It quickly expanded and now flies nonstop to six destinations including Phoenix, Ariz., Los Angeles, Calif., and Palm Springs, Calif.
With Allegiant’s success, the airport is attracting other no-frills airlines. Frontier Airlines, a low-cost carrier owned by Indianapolis, Ind.-based Republic Airways Holdings Inc., will start service to Denver on May 24.
Canuck fliers surge
Yarnish said while Whatcom County residents certainly have more air travel destinations, it is the influx of Canadian passengers attracting new service.
“We’re not kidding ourselves as to what drove this market and what drove this growth,” he said during an April 19 community meeting organized by port officials.
Bellingham is not the only U.S. city seeing more air travelers from Canada.
Lured by cheap tickets and heavy marketing from American airlines, nearly 5 million Canadian passengers nationwide crossed the border last year to catch flights – a 15 percent increase from the previous year, according to a March 2012 study from the Canadian Airports Council, a trade association for airports north of the border.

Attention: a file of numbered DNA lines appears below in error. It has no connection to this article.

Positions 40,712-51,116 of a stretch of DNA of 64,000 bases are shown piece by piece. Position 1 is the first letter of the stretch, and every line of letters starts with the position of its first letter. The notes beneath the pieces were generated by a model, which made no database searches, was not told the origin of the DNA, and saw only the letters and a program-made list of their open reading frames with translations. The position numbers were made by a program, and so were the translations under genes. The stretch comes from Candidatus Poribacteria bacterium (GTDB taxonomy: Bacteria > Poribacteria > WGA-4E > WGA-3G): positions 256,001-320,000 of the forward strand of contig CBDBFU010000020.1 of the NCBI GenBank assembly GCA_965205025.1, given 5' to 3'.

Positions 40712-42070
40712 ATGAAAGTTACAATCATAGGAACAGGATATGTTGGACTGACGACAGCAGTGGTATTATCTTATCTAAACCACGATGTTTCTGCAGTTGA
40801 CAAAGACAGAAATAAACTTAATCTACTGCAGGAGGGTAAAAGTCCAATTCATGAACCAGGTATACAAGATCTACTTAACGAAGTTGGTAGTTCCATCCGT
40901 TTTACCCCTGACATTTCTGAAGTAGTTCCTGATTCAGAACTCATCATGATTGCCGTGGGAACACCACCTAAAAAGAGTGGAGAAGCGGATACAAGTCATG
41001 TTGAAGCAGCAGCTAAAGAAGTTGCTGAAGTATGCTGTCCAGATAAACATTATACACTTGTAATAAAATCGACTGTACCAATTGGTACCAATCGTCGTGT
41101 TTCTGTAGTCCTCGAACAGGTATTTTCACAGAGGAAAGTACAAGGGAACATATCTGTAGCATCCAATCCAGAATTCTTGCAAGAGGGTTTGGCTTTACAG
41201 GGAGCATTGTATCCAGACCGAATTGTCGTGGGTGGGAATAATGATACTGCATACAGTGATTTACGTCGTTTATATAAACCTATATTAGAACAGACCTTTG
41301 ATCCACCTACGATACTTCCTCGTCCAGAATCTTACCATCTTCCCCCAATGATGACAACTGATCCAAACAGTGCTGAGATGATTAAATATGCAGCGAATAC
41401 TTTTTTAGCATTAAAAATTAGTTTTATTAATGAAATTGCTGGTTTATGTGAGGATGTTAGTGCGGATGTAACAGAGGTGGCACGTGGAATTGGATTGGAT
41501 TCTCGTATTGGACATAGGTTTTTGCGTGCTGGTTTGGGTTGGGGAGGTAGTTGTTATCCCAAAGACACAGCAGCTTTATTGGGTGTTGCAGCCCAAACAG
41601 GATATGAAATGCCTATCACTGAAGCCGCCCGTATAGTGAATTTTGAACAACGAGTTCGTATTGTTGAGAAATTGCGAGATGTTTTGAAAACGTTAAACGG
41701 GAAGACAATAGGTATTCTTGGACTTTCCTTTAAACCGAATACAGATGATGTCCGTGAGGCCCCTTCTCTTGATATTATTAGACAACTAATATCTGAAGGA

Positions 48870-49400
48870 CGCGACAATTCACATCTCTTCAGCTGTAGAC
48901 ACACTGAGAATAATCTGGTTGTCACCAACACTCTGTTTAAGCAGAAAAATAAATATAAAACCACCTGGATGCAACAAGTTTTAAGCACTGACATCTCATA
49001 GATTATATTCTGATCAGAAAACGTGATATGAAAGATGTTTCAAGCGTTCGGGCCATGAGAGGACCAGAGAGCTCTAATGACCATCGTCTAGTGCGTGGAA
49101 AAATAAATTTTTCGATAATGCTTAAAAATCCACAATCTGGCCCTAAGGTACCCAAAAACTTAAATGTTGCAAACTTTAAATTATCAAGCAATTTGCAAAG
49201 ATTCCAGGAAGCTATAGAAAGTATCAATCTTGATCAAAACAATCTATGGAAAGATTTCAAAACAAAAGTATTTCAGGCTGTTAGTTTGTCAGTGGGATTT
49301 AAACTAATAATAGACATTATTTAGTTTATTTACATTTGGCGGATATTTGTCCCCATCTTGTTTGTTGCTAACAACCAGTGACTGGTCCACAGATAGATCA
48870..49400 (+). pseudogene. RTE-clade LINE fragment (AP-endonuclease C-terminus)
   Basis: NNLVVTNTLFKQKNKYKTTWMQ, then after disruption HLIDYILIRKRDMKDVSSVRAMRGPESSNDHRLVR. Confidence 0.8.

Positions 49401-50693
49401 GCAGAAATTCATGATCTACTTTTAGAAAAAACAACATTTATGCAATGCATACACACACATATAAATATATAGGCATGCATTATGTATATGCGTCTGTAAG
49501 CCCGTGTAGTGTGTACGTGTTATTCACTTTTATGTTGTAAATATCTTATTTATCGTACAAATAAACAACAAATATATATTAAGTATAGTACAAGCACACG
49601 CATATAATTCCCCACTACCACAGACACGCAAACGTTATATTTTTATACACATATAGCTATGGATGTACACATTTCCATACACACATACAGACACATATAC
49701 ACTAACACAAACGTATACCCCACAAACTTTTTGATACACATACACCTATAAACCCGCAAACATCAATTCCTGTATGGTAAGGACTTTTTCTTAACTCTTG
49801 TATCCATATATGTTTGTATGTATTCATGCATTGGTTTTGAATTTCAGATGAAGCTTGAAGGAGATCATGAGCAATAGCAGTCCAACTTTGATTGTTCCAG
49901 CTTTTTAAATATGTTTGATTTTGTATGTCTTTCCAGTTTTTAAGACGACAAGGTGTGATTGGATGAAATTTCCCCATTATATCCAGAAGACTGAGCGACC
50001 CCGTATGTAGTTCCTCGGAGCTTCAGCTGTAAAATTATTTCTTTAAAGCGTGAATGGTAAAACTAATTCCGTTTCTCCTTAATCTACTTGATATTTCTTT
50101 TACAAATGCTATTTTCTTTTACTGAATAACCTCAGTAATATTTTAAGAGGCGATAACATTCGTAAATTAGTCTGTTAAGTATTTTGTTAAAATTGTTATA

Not only are base fares cheaper in the U.S., but fees and taxes for tickets bought in Canada are also much higher.
According to the study, if a family of four from Vancouver, British Columbia, wanted to fly to Honolulu, Hawaii, their combined one-way fares would be $1,365 cheaper, taxes and fees included, if they drove south and flew out of Bellingham.
The council found Canadian travelers don’t seem to mind driving over the border, even making commutes up to 3 hours long, to catch cheaper flights even if there are Canadian airports close-by offering flights to the same locations.
U.S. airlines, particularly low-cost carriers, are seizing the opportunity.
Bellingham to expand as local air hub
Dan Zenk, the port’s aviation director, said airlines are responding to changes in their customer bases.